Justices to Sort Out Gunshots in Drug Deal

     WASHINGTON (CN) – A Utah man convicted of using a gun during a federal drug-trafficking offense can renew his appeal in the U.S. Supreme Court, the justices said Tuesday.
     At the trial of Justus Cornelius Rosemond, the evidence established that Rosemond and a cohort met a third man, Ricardo Gonzales, in a Tooele, Utah, park to sell him a pound of marijuana.
     Gonzales, who went to the deal with a friend, planned to steal the drugs. He punched Rosemond in the face, grabbed the drugs and ran. The friend, aware of the plan, ran in the opposite direction.
     Rosemond, his cohort and the man who brokered the deal jumped out of their car and one of them fired a 9 mm handgun about 10 times at Gonzales.
     Bystanders reported the shots to police as Rosemond, as the others drove after the thieves. Before they could find their robbers, a state trooper stopped the trio and searched the car for a weapon. It had been hidden under the back seat of the car.
     Days later, the broker identified Rosemond as the shooter in a written statement.
     Rosemond was charged with possession of marijuana, with the intent to distribute; using and discharging a firearm during a federal drug-trafficking offense; being a previously convicted felon in possession of ammunition; and being an alien unlawfully in the United States in possession of ammunition.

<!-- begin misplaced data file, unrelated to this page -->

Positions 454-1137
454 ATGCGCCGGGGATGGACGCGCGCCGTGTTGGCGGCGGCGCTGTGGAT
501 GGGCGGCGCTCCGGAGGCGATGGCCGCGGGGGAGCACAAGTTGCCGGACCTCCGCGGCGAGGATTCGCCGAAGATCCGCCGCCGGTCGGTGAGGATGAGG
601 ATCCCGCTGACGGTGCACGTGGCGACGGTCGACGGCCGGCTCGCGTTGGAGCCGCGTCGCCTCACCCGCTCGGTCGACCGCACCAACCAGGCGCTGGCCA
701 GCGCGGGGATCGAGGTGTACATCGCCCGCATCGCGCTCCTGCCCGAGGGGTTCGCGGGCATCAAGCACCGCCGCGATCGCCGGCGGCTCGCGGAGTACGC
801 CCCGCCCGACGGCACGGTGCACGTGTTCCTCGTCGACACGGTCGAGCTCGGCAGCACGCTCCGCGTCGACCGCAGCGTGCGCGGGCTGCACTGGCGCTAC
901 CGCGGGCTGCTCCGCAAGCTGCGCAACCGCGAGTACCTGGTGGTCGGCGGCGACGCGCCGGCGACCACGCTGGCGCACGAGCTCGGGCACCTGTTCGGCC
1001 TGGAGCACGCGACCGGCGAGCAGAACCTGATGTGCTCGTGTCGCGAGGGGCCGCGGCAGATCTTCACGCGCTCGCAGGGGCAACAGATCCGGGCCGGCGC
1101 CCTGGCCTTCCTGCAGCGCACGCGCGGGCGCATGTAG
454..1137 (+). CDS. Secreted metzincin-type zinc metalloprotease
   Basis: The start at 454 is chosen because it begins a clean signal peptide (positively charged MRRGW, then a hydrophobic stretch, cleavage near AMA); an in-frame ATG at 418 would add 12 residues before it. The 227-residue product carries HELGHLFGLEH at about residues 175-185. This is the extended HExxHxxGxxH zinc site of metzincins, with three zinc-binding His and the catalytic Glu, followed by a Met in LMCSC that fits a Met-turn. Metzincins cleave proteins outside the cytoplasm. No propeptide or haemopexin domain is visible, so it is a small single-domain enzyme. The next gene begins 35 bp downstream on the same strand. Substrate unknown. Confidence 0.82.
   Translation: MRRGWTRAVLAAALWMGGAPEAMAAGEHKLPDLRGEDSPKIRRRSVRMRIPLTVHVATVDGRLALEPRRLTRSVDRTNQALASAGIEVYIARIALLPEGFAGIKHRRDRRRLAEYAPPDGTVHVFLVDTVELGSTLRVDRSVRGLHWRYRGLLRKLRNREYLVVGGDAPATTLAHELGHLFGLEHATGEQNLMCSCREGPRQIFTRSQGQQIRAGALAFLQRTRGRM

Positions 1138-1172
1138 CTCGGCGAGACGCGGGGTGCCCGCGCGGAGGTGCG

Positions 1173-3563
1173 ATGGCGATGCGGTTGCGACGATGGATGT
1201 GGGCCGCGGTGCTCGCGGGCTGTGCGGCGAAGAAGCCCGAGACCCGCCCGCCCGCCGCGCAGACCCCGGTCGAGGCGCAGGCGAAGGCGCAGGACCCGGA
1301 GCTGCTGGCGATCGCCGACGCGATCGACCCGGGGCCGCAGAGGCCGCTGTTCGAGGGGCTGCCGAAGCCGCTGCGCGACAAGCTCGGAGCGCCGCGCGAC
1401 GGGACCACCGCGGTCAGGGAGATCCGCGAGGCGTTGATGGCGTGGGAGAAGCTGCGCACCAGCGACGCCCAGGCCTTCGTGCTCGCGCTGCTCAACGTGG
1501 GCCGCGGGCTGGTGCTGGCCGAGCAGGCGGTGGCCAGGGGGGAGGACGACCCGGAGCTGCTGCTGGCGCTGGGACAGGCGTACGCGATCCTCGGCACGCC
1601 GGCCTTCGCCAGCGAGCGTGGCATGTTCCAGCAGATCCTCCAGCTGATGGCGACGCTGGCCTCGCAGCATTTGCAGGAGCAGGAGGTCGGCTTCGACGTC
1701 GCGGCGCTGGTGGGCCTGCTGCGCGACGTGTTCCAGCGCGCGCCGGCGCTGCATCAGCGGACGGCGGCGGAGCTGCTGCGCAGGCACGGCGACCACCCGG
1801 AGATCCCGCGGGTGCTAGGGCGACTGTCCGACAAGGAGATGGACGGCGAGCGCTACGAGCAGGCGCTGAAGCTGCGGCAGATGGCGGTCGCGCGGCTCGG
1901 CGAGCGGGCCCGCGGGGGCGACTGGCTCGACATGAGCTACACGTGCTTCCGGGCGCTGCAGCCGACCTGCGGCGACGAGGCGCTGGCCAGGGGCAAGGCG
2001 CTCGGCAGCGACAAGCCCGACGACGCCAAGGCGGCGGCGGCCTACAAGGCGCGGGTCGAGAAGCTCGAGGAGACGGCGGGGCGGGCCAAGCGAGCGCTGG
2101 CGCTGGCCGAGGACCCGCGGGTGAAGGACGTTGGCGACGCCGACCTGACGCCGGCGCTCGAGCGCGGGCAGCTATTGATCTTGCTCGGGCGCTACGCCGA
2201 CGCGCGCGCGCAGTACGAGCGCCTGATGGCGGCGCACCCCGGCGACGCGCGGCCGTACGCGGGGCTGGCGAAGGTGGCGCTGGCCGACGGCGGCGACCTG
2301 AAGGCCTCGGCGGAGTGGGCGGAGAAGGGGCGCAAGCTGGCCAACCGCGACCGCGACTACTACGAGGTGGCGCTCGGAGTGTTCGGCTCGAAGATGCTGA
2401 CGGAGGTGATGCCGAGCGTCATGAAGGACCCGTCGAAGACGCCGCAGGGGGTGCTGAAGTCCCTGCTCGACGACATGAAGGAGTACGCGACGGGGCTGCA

At trial, the broker testified that the shooter could have been Rosemond or his cohort. The cohort testified that Rosemond had fired the shots.
     A federal jury convicted Rosemond of all four offenses, and Rosemond was sentenced to 14 years, with 10 of those years tacked on as a consecutive sentence for using the gun.
     Rosemond appealed only the conviction for using the firearm, but the 10th Circuit affirmed in September 2012.
     The Supreme Court granted Rosemond a writ of certiorari on Tuesday but did not issue any comment in doing so, as is its custom.

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